Acting as an independent quasi-judicial administrative tribunal and court of record, the Commission comprises up to 7 permanent members who are appointed by the Governor in Council. The Commission has the responsibility for making licensing decisions through a quasi-judicial public hearing process, and its decisions can be reviewed only by the Federal Court of Canada. CNSC staff provide advice to the Commission, implement Commission decisions, and enforce compliance with regulatory requirements.
Four overarching priorities
Core regulatory operations represent the bulk of the CNSC’s everyday work to deliver on its mandate. These include the administration of the regulatory framework, licensing, certification, and compliance activities, with the ultimate goal to make sure that the Canadian nuclear industry is operating safely and securely.
The CNSC’s 4 strategic priorities are as follows:
- The CNSC’s modern approach to nuclear regulation and enabling technological innovation uses science-based and risk-informed regulatory practices and a robust regulatory framework to take into account scientific uncertainties, an evolving industry and changing regulatory expectations. A current focus is on new technologies, such as SMRs.
- The CNSC aims to be a trusted regulator, recognized as independent, open and transparent, and as a credible source of scientific, technical and regulatory information.
- The CNSC’s global influence is leveraged to enhance international nuclear safety, security and non-proliferation.
- The CNSC is an agile organization that is flexible and inclusive, with an empowered and equipped workforce that is able to quickly adapt to an evolving operating environment.
3 – CNSC structure (August 2023)
4 – The Commission
The CNSC is a body corporate established by the Nuclear Safety and Control Act (NSCA). The NSCA establishes the objects of the Commission, which are to:
- regulate the development, production and use of nuclear energy and the production, possession and use of nuclear substances, prescribed equipment and prescribed information to prevent unreasonable risk to the environment, national security and to the health and safety of persons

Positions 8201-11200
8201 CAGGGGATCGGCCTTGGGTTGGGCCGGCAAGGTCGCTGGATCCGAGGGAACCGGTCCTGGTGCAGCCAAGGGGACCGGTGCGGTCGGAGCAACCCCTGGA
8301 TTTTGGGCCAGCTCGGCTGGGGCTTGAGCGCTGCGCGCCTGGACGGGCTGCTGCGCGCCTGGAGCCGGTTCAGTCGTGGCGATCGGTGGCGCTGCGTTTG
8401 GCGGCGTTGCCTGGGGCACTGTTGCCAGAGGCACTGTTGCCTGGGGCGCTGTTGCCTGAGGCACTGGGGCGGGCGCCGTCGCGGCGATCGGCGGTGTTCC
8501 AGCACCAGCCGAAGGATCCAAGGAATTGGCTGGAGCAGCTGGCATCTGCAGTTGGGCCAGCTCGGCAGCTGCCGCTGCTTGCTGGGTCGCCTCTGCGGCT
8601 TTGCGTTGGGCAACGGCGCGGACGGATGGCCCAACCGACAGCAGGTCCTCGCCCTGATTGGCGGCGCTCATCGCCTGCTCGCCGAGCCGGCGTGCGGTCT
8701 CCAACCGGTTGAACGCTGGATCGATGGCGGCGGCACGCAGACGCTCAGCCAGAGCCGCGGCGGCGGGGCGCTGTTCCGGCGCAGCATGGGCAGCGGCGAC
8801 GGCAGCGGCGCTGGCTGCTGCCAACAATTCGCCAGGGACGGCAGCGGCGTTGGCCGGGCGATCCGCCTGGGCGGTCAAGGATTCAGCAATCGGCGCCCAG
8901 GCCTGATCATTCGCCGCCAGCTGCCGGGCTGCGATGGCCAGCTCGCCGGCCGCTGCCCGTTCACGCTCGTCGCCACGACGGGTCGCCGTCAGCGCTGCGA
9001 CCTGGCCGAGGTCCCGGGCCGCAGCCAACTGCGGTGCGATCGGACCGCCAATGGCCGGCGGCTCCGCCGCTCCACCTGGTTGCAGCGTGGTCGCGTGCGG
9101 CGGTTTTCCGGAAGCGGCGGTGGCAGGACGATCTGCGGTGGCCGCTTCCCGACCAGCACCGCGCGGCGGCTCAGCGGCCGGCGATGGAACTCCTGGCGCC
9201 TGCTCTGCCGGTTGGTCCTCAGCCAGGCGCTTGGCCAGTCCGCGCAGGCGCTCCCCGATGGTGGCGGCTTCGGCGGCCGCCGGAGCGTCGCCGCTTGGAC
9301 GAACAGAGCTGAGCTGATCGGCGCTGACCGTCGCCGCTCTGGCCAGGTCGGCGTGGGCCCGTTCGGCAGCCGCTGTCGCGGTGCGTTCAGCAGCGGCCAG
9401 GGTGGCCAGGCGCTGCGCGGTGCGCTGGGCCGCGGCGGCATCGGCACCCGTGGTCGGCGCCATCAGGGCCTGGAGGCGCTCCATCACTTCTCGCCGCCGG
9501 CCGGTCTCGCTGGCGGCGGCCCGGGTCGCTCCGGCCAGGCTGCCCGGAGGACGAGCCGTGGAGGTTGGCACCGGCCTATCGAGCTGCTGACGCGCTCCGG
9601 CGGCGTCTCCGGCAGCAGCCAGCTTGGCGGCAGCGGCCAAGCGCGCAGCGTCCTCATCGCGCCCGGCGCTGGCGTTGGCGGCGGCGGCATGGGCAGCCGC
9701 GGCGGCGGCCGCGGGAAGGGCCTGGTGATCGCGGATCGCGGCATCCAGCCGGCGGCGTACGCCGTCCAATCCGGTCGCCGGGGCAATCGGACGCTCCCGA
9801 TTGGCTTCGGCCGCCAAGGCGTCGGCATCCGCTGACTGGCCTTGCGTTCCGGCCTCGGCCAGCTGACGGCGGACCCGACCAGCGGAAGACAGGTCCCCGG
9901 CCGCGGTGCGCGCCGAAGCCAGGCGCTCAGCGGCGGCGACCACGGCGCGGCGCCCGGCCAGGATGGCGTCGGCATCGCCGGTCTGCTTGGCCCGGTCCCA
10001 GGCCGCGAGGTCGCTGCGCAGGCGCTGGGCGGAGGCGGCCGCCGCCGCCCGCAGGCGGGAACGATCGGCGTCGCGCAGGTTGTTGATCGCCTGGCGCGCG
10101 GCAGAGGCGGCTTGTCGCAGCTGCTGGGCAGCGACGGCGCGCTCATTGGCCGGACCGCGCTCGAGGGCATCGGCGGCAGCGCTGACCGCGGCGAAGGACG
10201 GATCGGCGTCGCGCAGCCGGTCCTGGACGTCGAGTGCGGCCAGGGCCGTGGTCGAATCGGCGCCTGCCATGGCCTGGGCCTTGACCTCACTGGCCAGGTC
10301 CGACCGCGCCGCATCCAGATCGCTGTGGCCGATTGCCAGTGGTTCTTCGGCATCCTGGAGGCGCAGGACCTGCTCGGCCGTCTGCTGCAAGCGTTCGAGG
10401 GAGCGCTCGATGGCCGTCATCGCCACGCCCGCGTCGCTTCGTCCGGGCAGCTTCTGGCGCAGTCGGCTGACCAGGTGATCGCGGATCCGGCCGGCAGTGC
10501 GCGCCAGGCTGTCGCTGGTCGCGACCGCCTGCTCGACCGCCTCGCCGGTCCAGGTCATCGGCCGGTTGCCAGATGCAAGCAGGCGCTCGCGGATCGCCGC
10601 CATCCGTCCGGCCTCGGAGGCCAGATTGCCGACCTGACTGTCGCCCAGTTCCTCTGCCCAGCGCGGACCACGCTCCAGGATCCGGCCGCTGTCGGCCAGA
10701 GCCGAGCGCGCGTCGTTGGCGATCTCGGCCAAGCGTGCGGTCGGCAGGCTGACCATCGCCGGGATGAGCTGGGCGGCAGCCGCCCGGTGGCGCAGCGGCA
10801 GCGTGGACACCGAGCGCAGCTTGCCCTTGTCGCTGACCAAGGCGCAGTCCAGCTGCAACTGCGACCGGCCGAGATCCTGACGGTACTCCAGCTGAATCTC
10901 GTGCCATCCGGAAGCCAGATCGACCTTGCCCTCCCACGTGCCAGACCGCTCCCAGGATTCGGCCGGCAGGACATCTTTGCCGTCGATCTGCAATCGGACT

- disseminate objective scientific, technical and regulatory information to the public concerning the activities of the Commission and the effects on the environment and on the health and safety of persons, of the development, production and use of nuclear energy, nuclear substances, prescribed equipment and prescribed information
The Commission consists of not more than 7 permanent full-time or part-time members, appointed by the Governor in Council. One of the members is designated as President and is a full-time member. Each permanent member holds office during good behaviour for a term not exceeding 5 years. Commission members come from across Canada and represent various scientific and business backgrounds. In addition to President Velshi, there are currently 4 other permanent, part-time members. Their biographies are included in annex A.
The NSCA also provides for the appointment of temporary members who may be appointed to the Commission for a maximum of 3 years. However, temporary members may continue to serve past the 3-year period to take part in the disposition of any matter in which they became engaged while holding office as members.
The Commission is a court of record and makes decisions on the licensing of nuclear-related activities in Canada, establishes legally binding regulations, and sets regulatory policy direction on matters related to health, safety, security and environmental issues affecting the Canadian nuclear industry. The Commission has significant experience dealing with governance issues given its need to be, and to be seen as, independent, fair and unbiased in its decision making. The Commission holds public hearings for major licensing decisions, during which the perspectives of Indigenous peoples, the public and stakeholders are welcomed and, in some instances, supported through participant funding.